Frequent and inconsequential disclosure changes are made by managers in response to fleeting attention from institutional ownership (IO), according to the latest insights from Inna Abramova, John E. Core, and Andrew Sutherland (Massachusetts Institute of Technology, Sloan School of Management). The authors assessed how changes in IO attention affect disclosure decisions made by managers by documenting short-term disclosure changes taking place between 2001 and 2016, and also by using the proxy for distraction developed and validated by Kempf et al. (2017). The authors also examine how this attention impacts the resulting information quality and liquidity produced in these disclosures.
Managers respond to IO attention by increasing the number of forecasts and 8-K filings, in instances where IO was constant and controlling for industry-quarter effects. IO attention caused minor adjustments to disclosures rather than impacting managers’ decision whether to forecast or release more informative disclosures. Passive investors were identified as the key driver behind these changes to disclosures, which explains the increased quantity of disclosures; however, this was not found to effect the abnormal volume and volatility, the bid-ask spread or depth.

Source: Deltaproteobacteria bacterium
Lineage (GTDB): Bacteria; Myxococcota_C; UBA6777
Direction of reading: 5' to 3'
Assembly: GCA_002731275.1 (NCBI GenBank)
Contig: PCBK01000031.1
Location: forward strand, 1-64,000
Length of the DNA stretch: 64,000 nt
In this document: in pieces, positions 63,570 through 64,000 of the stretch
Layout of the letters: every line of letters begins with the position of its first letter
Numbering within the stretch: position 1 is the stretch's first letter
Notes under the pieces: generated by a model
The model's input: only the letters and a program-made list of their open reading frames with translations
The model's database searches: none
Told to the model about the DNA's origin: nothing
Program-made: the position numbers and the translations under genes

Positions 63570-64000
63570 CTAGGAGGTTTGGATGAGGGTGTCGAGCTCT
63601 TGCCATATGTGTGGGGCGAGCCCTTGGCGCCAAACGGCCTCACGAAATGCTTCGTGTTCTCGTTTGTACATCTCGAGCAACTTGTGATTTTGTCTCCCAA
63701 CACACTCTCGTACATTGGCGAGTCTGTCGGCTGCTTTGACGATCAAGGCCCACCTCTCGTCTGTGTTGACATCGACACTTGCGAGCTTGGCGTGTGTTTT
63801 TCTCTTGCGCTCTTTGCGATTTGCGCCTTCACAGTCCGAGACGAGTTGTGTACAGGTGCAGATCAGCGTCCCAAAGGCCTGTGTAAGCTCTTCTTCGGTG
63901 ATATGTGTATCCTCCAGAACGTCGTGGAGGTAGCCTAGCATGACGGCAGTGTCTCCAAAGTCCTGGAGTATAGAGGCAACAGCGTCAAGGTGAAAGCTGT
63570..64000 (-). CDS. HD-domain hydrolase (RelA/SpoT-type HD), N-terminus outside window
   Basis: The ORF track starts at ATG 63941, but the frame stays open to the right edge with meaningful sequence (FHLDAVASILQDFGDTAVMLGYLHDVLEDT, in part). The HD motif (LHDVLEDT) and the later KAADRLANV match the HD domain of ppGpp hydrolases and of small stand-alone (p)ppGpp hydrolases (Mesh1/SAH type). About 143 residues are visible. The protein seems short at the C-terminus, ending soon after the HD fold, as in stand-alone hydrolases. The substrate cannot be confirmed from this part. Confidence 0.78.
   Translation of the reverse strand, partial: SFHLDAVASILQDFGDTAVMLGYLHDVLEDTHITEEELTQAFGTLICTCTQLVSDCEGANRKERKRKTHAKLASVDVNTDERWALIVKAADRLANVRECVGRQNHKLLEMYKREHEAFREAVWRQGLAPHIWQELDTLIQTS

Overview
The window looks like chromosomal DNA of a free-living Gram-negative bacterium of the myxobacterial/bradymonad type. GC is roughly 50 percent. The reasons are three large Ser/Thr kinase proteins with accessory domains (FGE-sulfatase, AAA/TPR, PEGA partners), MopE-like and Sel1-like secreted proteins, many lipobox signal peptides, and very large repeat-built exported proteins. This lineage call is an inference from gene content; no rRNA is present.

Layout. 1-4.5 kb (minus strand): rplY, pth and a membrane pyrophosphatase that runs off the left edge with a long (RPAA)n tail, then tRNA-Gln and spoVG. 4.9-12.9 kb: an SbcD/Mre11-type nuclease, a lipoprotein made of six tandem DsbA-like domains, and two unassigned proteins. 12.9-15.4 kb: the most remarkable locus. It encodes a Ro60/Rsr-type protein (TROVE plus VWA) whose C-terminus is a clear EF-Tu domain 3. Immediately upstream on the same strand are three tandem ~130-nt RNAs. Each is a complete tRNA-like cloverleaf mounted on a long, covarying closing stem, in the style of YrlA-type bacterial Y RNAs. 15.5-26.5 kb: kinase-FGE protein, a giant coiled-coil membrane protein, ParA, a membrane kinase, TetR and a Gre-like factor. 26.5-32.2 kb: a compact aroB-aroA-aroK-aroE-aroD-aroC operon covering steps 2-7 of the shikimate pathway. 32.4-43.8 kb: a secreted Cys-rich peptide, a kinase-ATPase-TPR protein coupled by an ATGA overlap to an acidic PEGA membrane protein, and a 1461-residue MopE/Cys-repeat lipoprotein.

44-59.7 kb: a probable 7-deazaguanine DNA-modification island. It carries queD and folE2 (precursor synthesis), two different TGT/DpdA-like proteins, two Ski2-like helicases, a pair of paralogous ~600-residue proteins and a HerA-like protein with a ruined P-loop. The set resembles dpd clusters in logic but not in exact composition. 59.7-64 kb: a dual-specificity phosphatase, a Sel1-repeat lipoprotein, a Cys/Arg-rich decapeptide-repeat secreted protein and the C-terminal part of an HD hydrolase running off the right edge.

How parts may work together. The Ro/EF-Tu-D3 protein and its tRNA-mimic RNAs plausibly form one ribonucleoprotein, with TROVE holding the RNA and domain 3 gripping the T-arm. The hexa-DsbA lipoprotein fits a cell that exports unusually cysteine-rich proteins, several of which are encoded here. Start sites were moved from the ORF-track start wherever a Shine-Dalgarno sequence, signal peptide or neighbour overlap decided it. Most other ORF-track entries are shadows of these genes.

The evidence presented by the authors indicates that management responds to temporary institutional investor attention by making disclosures that have little effect on information quality or liquidity. These findings extend prior research into the effectiveness of passive IO monitoring.
Read full paper “Institutional Investor Attention and Firm Disclosure” by Inna Abramova, John E. Core, and Andrew Sutherland, The Accounting Review In-Press, at SSRN.